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US stocks hit new record highs. GBP and EUR both lower after reaching fresh 2018 peaks. FX markets becoming much more volatile

By Nick Parsons

It is not quite yet at Bitcoin levels of randomness and volatility, but the British pound yesterday evening had another totally unexplained surge and reversal with no incoming news at all to support it. Having rallied from a low in early European trading of USD1.3760, the GBP was chased up to another fresh 2018 peak of 1.3837 just before London traders headed for home. By the time they got to their front doors, GBP/USD had added another cent to a post-referendum high of 1.3930, yet by bedtime, it was back down at 1.3810 and has been pretty steady through the Asian session.

Overnight, the Royal Institution of Chartered Surveyors released its always excellent monthly report on the UK residential property market. The headlines showed the UK housing market continued to display a lack of momentum in December, with buyer interest edging lower whilst changes to Stamp Duty for first time buyers are having little immediate effect.

In December, activity in the UK housing market continued to drop. After new buyer enquiries came close to stabilising in November, 15% more respondents noted a decline in demand (as opposed to an increase) in the month of December. Furthermore, when contributors were asked whether they have seen an increase in first time buyer enquiries following changes to Stamp Duty in the Autumn Budget, an overwhelming majority of 86% across the UK said they hadn’t.

Agreed transactions also fell at the national level with 13% more respondents reporting a decline in volumes over the month. Significantly, Scotland, Northern Ireland and the North East region were the only areas to suggest stronger transactions, whereas sales trends were either flat or negative across the rest of the UK. It could be a very long Winter for Estate Agents.

Ahead of this, the pound opens in London this morning at USD1.3815, GBP/EUR1.1335 and AUD1.7345.

Wednesday was a day of many parts for the US Dollar. Its index against a basket of major currencies tumbled to a 2018 low in Sydney of 89.93, recovered by lunchtime in Europe to 90.43 then lost half a point to another fresh low of 0.8990 in the New York afternoon before rallying 40 pips to 90.30.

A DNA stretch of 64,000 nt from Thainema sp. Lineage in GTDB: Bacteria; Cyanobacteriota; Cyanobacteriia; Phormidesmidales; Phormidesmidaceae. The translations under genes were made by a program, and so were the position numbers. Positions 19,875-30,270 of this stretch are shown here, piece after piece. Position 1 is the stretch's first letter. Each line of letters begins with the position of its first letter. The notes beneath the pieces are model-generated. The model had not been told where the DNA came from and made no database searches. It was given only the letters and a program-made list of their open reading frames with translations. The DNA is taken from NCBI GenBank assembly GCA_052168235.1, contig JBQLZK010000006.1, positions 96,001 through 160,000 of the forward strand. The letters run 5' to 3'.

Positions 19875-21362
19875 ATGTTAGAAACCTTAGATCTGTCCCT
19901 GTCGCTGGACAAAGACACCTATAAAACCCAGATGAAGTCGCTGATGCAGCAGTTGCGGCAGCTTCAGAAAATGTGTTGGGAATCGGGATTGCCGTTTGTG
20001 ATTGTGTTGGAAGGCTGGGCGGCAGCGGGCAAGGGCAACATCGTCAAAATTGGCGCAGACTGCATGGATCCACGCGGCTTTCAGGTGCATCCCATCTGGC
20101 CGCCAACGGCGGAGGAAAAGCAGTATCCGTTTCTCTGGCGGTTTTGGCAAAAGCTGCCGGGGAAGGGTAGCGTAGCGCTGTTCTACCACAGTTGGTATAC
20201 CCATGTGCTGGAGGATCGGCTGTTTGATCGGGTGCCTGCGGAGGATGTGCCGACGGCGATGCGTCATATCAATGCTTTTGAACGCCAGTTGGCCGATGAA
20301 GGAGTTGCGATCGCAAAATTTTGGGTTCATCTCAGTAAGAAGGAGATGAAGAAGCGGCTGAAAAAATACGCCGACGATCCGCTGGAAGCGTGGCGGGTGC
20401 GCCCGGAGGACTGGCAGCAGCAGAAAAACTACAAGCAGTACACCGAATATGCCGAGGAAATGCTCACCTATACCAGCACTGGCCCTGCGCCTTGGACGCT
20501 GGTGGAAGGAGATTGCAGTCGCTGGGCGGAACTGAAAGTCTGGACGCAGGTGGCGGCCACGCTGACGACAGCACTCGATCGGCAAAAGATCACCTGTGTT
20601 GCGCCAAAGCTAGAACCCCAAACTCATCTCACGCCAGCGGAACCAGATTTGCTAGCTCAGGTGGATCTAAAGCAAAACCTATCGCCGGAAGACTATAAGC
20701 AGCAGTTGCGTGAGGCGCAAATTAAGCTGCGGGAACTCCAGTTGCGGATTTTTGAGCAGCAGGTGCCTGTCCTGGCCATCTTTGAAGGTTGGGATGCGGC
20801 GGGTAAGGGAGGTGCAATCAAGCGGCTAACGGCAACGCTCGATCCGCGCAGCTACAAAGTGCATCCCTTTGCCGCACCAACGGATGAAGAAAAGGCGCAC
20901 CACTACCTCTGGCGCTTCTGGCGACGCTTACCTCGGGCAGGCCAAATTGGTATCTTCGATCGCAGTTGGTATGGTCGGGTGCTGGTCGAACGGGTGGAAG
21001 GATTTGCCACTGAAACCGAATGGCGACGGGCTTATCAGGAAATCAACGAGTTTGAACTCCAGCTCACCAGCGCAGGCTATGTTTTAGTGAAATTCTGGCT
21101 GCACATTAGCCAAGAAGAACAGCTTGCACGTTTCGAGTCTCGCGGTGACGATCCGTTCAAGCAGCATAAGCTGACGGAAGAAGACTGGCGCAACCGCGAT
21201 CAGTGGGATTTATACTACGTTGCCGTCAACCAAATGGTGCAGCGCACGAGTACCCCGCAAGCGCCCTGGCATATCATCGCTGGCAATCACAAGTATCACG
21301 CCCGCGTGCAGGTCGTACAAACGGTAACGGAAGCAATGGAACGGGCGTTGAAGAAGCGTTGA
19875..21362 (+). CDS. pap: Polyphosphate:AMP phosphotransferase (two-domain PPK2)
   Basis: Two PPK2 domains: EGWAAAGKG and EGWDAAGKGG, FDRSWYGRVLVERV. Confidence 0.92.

The volatility in FX was replicated across asset classes. A 367 point intra-day plunge in the DJIA on Tuesday was partially reversed by the close and on Wednesday the futures market added another 300 points to be back on a 26k handle and a fresh all-time record high.

All these wild price swings have come against a background where the US economy continues to perform very well. After last week’s higher core inflation and retail sales numbers, industrial production surged +0.9% in December as the unseasonably cold weather at the end of the month boosted demand for heating. For all of 2017, industrial output rose 1.8% the first increase since 2014.

According to the Federal Reserve Beige Book released at 2 pm in Washington, the US economy and inflation expanded at a modest-to-moderate pace from late November through the end of 2017, while wages continued to push higher. “Most districts said that wages increased at a modest pace… A few districts observed that firms were raising wages in a broader range of industries and positions since the previous report… Firms in some districts noted an ability to increase selling prices. Retailers in some districts reported modest price increases and there were reports of rising home prices across the country,”.

The US Dollar index opens in London at 90.45 whilst US 10-year bonds are 3bp higher in yield at 2.59%.

 

The EUR underperformed the USD for much of the day on Wednesday and after a yo-yo session in New York, it finished in bottom spot in our one-day performance table. As the GBP, AUD and NZD recovered in the European morning, the EUR instead fell further to hit 1.2203 by lunchtime. It recovered to a high of USD1.2275 in New York but overnight in Asia has been down to 1.2165.

In an interview with Italy’s La Repubblica newspaper, ECB Vice President Vitor Constancio said “I am concerned about sudden movements which don’t reflect changes in fundamentals… Looking at fundamentals, inflation declined slightly in December.” The next ECB Governing Council meeting is on January 25th and Constancio signaled little prospect of a change in the guidance on policy at that gathering, saying officials should be careful not “choke off growth too soon.”

As if to reinforce the message, ECB council member Francois Villeroy de Galhau said, “The only question is how long it will take to meet our inflation target. On this issue, the recent evolution of the exchange rate is a source of uncertainty which requires monitoring with regard to its possible downward effects on imported prices.”

All these ECB comments, whether anonymous or on the record, have had some effect. The EUR opens in Europe this morning at USD1.2200 and GBP/EUR1.1335.